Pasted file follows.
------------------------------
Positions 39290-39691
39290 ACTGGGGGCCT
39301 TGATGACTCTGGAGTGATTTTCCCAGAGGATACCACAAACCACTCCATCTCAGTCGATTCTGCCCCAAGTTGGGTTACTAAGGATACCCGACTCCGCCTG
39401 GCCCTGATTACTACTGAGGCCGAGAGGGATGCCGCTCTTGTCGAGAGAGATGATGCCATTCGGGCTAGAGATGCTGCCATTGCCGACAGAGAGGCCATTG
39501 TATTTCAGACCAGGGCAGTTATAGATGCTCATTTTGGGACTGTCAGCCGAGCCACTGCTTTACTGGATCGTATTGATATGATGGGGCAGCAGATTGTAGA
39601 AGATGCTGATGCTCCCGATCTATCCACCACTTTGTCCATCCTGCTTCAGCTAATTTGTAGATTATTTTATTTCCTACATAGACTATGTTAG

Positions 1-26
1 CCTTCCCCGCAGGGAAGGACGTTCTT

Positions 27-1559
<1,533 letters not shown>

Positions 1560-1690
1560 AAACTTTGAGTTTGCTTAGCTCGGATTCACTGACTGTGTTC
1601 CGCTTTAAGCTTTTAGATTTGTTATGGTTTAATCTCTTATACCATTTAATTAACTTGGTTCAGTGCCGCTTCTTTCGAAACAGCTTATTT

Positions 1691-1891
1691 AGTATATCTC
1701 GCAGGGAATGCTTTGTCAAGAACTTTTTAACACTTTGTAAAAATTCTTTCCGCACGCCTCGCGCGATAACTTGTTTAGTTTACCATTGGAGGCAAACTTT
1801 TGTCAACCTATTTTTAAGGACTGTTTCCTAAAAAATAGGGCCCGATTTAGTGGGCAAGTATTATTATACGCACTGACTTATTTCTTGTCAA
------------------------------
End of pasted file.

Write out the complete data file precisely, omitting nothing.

Positions 39290-39691
39290 ACTGGGGGCCT
39301 TGATGACTCTGGAGTGATTTTCCCAGAGGATACCACAAACCACTCCATCTCAGTCGATTCTGCCCCAAGTTGGGTTACTAAGGATACCCGACTCCGCCTG
39401 GCCCTGATTACTACTGAGGCCGAGAGGGATGCCGCTCTTGTCGAGAGAGATGATGCCATTCGGGCTAGAGATGCTGCCATTGCCGACAGAGAGGCCATTG
39501 TATTTCAGACCAGGGCAGTTATAGATGCTCATTTTGGGACTGTCAGCCGAGCCACTGCTTTACTGGATCGTATTGATATGATGGGGCAGCAGATTGTAGA
39601 AGATGCTGATGCTCCCGATCTATCCACCACTTTGTCCATCCTGCTTCAGCTAATTTGTAGATTATTTTATTTCCTACATAGACTATGTTAG

Positions 1-26
1 CCTTCCCCGCAGGGAAGGACGTTCTT

Positions 27-1559
<1,533 letters not shown>

Positions 1560-1690
1560 AAACTTTGAGTTTGCTTAGCTCGGATTCACTGACTGTGTTC
1601 CGCTTTAAGCTTTTAGATTTGTTATGGTTTAATCTCTTATACCATTTAATTAACTTGGTTCAGTGCCGCTTCTTTCGAAACAGCTTATTT

Positions 1691-1891
1691 AGTATATCTC
1701 GCAGGGAATGCTTTGTCAAGAACTTTTTAACACTTTGTAAAAATTCTTTCCGCACGCCTCGCGCGATAACTTGTTTAGTTTACCATTGGAGGCAAACTTT
1801 TGTCAACCTATTTTTAAGGACTGTTTCCTAAAAAATAGGGCCCGATTTAGTGGGCAAGTATTATTATACGCACTGACTTATTTCTTGTCAA